In the wake of Wednesday’s harrowing events in Washington D.C., a noxious conspiracy theory bloomed almost immediately from the least reliable parts of the internet. This theory posited that the marauding mob which were arrayed in MAGA paraphernalia, replaced the American flag with a “TRUMP 2020” flag and had in fact been incited by President Donald Trump himself, were not actually Trump supporters. Instead, they were members of antifa, the radical and largely hypothetical leftwing bogeyman.
This theory could have just stayed in the dark corners of unserious message boards where it belonged, but it found a champion in Rev. Franklin Graham, son of the late Billy Graham and one of Facebook’s most prominent voices. Graham told Religion News Service that the mob was “most likely antifa.” Florida Rep. Matt Gaetz repeated the claim during an address to the Senate.
It’s easy to see the appeal to the theory, especially if you’re looking to scrub the stain of culpability from your side in the culture wars. But it’s not accurate.
The theory hinges on photos taken inside the Capitol that show two members of the mob. One was the immediately recognizable bare chested man in a viking hat and star-spangled face paint. That man is Jake Angeli, but he goes by QAnon Shaman, which kind of tells you all you need to know about the guy. He was unmissable in the D.C. uproar, and various Trump supporting social media voices pointed out that he had also been photographed at a Black Lives Matter rally in 2020. This was help up as proof that Angeli is running a false flag operation from the left.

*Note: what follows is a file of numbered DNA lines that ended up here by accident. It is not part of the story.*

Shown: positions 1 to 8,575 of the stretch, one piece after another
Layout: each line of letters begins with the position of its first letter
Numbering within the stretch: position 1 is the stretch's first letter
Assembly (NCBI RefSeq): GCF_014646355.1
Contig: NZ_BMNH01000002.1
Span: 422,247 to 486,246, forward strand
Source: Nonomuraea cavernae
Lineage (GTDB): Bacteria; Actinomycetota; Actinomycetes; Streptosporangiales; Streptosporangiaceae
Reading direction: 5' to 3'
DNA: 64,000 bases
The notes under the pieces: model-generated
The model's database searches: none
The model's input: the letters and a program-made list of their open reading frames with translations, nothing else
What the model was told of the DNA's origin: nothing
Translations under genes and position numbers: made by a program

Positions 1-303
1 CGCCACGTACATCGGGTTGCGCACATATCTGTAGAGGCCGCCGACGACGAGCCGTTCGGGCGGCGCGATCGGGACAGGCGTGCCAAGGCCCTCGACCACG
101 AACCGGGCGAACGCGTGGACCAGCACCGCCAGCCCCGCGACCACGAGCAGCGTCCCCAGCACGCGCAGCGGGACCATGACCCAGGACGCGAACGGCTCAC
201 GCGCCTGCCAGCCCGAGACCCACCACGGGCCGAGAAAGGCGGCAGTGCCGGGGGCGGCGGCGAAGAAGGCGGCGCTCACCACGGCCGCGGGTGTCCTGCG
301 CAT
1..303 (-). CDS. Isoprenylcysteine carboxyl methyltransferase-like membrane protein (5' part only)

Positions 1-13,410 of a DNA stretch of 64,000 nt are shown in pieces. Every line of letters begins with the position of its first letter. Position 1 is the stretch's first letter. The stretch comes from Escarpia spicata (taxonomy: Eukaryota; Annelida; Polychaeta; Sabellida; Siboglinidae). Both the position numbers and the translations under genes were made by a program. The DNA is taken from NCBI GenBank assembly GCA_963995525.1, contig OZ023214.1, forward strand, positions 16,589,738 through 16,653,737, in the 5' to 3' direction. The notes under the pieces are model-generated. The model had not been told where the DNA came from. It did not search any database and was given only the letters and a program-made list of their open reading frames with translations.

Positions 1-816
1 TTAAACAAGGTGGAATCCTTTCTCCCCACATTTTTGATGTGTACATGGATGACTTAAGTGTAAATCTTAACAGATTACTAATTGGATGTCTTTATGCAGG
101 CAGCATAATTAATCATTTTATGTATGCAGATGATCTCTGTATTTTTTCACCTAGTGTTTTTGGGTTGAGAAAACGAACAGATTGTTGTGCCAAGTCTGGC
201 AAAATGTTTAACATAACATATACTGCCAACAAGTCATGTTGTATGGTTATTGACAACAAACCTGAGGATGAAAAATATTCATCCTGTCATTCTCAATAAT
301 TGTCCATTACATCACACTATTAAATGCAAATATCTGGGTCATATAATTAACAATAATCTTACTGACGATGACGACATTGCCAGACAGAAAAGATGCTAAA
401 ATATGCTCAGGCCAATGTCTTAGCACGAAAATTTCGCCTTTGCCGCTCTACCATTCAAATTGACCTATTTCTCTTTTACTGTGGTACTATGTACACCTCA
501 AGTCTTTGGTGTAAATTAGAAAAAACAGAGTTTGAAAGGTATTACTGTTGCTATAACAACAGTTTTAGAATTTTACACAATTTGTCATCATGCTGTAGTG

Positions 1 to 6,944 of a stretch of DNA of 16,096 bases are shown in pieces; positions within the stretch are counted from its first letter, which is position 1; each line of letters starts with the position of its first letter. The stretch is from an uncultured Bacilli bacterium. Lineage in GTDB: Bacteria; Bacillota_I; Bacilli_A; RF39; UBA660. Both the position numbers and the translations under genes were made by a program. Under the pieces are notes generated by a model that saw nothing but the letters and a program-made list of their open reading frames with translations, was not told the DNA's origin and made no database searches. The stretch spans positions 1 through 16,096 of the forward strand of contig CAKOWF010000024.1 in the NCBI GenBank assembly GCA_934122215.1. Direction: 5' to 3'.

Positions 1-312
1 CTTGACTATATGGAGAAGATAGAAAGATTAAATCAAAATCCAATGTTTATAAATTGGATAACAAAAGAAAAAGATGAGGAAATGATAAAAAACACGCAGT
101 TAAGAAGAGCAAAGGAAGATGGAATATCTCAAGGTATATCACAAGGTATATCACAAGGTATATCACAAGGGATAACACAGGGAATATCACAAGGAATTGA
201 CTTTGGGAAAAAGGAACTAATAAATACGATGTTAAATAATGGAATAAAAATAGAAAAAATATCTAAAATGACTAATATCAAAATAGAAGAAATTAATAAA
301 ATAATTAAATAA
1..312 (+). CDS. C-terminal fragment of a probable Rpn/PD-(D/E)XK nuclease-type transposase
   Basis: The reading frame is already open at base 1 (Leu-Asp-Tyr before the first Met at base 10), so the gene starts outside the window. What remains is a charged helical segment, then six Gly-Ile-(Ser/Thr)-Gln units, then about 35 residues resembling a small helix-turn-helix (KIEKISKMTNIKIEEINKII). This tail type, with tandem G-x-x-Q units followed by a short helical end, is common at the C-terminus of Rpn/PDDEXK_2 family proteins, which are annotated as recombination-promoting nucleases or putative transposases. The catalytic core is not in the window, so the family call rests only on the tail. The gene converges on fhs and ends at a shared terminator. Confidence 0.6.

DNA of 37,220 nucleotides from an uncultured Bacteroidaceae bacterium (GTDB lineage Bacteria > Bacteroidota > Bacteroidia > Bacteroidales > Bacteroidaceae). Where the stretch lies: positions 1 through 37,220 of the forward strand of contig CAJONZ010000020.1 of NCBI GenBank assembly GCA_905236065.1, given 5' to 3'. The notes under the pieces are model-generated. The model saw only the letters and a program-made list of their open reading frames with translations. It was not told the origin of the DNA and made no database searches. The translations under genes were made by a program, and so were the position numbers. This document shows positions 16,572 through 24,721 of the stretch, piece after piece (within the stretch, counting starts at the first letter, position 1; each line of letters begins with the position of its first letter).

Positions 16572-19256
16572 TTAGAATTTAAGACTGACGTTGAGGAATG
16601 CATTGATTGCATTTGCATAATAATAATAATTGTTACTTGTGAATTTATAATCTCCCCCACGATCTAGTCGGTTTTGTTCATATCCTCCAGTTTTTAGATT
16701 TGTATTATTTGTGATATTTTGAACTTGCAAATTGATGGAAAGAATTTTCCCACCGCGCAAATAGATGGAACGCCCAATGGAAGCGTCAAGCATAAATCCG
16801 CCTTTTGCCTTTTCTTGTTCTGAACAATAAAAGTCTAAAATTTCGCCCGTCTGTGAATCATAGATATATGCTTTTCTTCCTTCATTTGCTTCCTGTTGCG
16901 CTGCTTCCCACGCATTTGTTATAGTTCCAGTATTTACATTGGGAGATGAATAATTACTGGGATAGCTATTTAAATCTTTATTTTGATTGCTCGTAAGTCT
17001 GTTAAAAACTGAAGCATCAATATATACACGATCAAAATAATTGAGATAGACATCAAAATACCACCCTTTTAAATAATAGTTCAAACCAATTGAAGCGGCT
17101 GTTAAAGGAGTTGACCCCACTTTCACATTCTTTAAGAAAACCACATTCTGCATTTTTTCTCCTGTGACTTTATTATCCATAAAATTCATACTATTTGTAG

It’s true that Angeli was at a BLM rally last summer. However, other photographs reveal that he was there as a counter-protestor, spreading pro-Trump QAnon conspiracies. Mashable even points out that he has spoken at pro-Trump rallies.
And then there’s a theory being spread by Lin Wood, a pro-Trump lawyer and prominent peddler of galaxy brain conspiracies. He shared a photo of a person who stormed the Capitol alongside a photo he found on a site called “PhillyAntifa.org.” This was enough for Wood to deduce that this person must be antifa, and the tweet was shared nearly 50,000 times before Twitter suspended the account.
It’s not immediately clear that the two photos are of the same person. But even if they are, Wood isn’t proving the point he thinks he is. The PhillyAntifa.org’s photo is of a man named Jason Tankersley, a neo-Nazi white supremacist. PhillyAntifa didn’t post the photo because the man is part of their community; it’s a warning to avoid him. Rep. Louie Gohmert also shared a photo of Tankersley in the Capitol, highlighting what he claimed was a hammer and sickle tattoo on Tankersley’s hand. However, the tattoo was actually from a video game. Other photos of Tankersley’s reveal a wide collection of tattoos, which include a large swastika on his chest.
The temptation to blame someone else for your own side’s problems is human nature, and antifa is nebulous enough to make for a convenient scapegoat. But the facts really could not be clearer in this case. Video of Trump inciting folks at his rally to march down to the Capitol is there for anyone to watch who wants. And from there, the facts speak for themselves. Capitol police report that four people died during the invasion on Wednesday. One woman was shot by police, and three others died in what are being called “medical emergencies.” This is gravely serious business, a national crisis years in the making, and it will require gravely serious people to deal with it. There’s no need to offer anyone spreading easily disprovable conspiracies a seat at the grownup table.